Freddie Mac and its counterpart, Fannie Mae, were originally created in the beginning of the last century to strengthen the nation's real estate economy. Now, taxpayers are being forced to return the favor with a massive bailout of these two institutions. The economy is worsening, and Freddie Mac needs quick cash.
Freddie Mac has gotten about $14 billion from the fed bailout to help offset more than $25 billion in losses that it incurred during the third quarter of 2008. The capital is the first taxpayer infusion of cash into the coffers of Freddie Mac since the government took over the twin mortgage finance agencies a couple of months ago.
Losses due to toxic mortgage investments and lax underwriting standards at Freddie Mac are so bad that, in 2008 alone, they've virtually erased all the profits that the company amassed this entire decade. The company's stock, which was once considered a blue chip that traded around $70 a share last year, can now be bought for pennies.
Bailout a long way to go
Sadly, the $14 billion may be just a down payment on the bailout funds taxpayers will eventually fork over to Freddie Mac. When it and Fannie Mae were taken over, the Fed pledged as much as $200 billion in rescue help. As foreign credit markets and the domestic real estate markets continue to suffer, Freddie Mac is being asked to assume even more bad mortgages from lenders, in order to salvage the mortgage lending community. It has indicated that the economic downturn is expected to generate a powerfully crippling second wave of problems as house prices fall, unemployment rises, and consumers find it harder than ever to keep current on their mortgages.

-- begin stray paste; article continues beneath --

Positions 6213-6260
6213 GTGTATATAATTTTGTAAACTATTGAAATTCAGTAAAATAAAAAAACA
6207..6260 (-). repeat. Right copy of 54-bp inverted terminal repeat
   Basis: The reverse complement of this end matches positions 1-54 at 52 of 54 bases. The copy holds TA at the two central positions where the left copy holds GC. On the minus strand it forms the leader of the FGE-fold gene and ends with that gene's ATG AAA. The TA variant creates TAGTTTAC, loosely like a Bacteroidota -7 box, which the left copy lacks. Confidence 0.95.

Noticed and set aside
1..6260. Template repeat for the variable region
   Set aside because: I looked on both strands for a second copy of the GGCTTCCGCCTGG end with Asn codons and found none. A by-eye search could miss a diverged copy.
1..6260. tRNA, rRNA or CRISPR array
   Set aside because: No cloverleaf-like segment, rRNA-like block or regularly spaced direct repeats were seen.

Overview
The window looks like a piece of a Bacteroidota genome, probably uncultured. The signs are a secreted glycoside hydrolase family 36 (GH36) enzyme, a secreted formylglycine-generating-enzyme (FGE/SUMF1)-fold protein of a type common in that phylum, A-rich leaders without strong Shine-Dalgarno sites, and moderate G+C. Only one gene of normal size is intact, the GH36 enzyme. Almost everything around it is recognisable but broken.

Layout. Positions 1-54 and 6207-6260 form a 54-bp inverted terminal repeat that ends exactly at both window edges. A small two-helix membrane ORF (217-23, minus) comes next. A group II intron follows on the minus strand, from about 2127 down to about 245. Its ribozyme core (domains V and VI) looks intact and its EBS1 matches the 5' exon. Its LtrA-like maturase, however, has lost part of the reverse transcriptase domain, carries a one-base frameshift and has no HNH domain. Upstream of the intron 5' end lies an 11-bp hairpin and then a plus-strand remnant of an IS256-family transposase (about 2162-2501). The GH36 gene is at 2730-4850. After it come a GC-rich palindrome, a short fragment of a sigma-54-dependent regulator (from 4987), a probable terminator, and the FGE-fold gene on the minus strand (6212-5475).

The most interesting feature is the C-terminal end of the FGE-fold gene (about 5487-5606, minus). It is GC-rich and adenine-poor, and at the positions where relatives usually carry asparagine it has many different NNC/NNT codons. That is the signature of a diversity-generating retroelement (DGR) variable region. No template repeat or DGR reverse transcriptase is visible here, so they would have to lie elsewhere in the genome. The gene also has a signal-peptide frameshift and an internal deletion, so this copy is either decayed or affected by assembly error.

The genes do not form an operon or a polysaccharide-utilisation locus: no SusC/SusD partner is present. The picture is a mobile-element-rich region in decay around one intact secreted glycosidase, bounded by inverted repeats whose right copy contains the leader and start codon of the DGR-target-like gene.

Please, Mr. Treasury, may I have some more?
Adding insult to injury is the fact that Freddie Mac is also involved in a disagreement with J.P. Morgan Chase that could prove costly. The latter took over the failed Washington Mutual-which had sold off a massive portfolio of bad mortgages to Freddie Mac. Now it seems that Morgan is unwilling to buy those losing loans back from Freddie Mac. If it's unable to get rid of them, Freddie will probably have no choice but to ask for more bailout money from the Treasury in order to shore up its balance sheets. All of this adds up to a terrible outlook that just keeps getting worse.
Many analysts think that Fannie Mae and Freddie Mac may need more than the $200 billion earmarked in the original bailout package. With all sorts of hands now reaching out to the central bank for help-including the big three automakers and various state governments-the burden on taxpayers is beginning to look downright crushing. Until the problems at Fannie Mae and Freddie Mac are fixed in order to set the real estate market straight, there's little hope for an economic recovery.